Microtomes are tools used to ‘section’ a range of different materials. ‘Sectioning’ in this usage means to cut materials into very thin slices, which are subsequently examined under a microscope. But when was the humble microtome invented, and by whom?
The invention of the microtome is difficult to pinpoint exactly due to varying sources citing different stages of microtome development. Some suggest it was invented as far back as 1770, while occasionally it is attributed to being 1865 (some argue 1866), by a Swiss Anatomist by the name of Wilhelm His who was dedicating his research largely to the study of human embryos.
Aside from the somewhat confusing early days of the microtome, there’s no question that the technology, choice and application of these instruments has evolved exponentially.
In fact, there are now three main classifications of microtomes, and within this, at least a further 13 individuals types of microtomes.
The main categories of microtomes are:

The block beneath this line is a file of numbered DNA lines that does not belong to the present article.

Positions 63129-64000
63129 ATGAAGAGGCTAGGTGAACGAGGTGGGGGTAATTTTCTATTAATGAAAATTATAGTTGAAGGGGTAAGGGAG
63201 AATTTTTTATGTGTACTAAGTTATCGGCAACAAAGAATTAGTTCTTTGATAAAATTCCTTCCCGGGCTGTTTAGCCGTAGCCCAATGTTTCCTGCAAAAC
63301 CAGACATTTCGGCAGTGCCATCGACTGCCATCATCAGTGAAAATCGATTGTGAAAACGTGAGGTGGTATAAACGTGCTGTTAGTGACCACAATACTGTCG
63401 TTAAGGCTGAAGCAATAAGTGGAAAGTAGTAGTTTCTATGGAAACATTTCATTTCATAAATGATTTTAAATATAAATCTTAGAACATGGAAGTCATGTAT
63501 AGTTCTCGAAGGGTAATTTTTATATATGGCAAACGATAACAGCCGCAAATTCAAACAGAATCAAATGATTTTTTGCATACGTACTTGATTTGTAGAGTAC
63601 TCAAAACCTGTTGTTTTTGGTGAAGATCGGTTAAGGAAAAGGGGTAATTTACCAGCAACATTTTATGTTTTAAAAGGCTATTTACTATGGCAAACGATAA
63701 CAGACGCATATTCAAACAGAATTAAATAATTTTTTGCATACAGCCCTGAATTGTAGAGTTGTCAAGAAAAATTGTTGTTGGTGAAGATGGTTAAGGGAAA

- Manual microtomes
- Semi-automatic microtomes
- Automatic microtomes
Manual microtomes can further be divided into:
- Rocking microtome
- Rotary microtome
- Sledge microtome
- Freezing microtome
- Vibrating microtome
- Ultra microtome
- Cryostat microtome
- Sliding microtome
- Saw microtome
- Hand microtome
Automatic microtomes can further be divided into:
- Laser microtome
- Computer microtome
- Ultra-thin computer microtome
While the history of the microtome is very fascinating, the future is even more so. As technology and understanding in pathology and histopathology continue to advance, humanity itself benefits, whether it’s a medical or technological application for the humble microtome.